Red Flags in the Workplace: How to Spot Mental Health Problems


HR Insights for ProfessionalsThe latest thought leadership for HR pros

Friday, December 13, 2019

Identifying the early signs of mental health problems in the workplace can be an important way to ensure employee wellbeing is maintained.

Article 6 Minutes
Red Flags in the Workplace: How to Spot Mental Hea

Being a modern HR department is much more than just dealing with employee complaints as they arise or bringing new staff into the company. It's just as important that you are able to ensure that the professionals within the business are as happy and healthy within their role as possible.

This, of course, relates to their physical health and ensuring that doing their job is as easy and comfortable for them as possible, but it also includes prioritizing mental health and wellbeing too.

Often the signs of mental illness are a lot more subtle than when an employee is suffering with a physical problem. So how do you spot when a person in your workplace may be struggling with mental health issues?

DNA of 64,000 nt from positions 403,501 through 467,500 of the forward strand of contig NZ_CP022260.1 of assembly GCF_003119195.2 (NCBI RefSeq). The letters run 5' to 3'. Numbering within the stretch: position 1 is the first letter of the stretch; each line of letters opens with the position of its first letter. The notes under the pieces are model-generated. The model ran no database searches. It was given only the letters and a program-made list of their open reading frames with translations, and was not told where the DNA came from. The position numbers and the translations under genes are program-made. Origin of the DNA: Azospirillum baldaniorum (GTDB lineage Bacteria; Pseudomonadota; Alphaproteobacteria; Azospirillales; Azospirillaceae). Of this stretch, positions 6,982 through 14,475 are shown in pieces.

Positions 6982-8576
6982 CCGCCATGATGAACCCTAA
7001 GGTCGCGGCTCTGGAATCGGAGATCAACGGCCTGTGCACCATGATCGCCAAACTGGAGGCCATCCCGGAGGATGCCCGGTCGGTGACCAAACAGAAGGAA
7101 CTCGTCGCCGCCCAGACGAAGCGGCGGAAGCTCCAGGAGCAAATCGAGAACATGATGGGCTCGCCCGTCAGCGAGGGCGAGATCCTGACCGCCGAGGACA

Mental health in the workplace

The stigma that has traditionally surrounded conversations about mental health has diminished in recent years, but it appears there is still a long way to go before public discussion on this issue is truly widespread and effective.

Employers, in particular, have a key role to play in advancing understanding and acceptance of mental health challenges, simply because the workplace is such a major source of stress and anxiety for so many people.

Research carried out in the UK by Benenden Health found that employees viewed increased workload (38%), financial concerns (18%) and bullying (10%) as the biggest causes of mental health issues at work.

Other triggers highlighted by the survey included:

  • Deadlines
  • Workplace culture
  • Job insecurity
  • Managing people
  • Managing clients and customers

Seven out of ten workers said they’d suffered from a mental health-related condition, the most common being stress, anxiety and depression. However, only 44% said they knew a colleague who had experienced a similar issue, suggesting there’s a problem of people not wanting to come forward and talk about mental health.

Separate research has hinted at a similar challenge in Canada. A survey by RBC Insurance found that three-quarters of workers would either not admit (27%) to a boss or co-worker they were struggling mentally, or would be hesitant to do so (48%).

The most common reasons for this reluctance were:

  • The stigma around mental health (45%)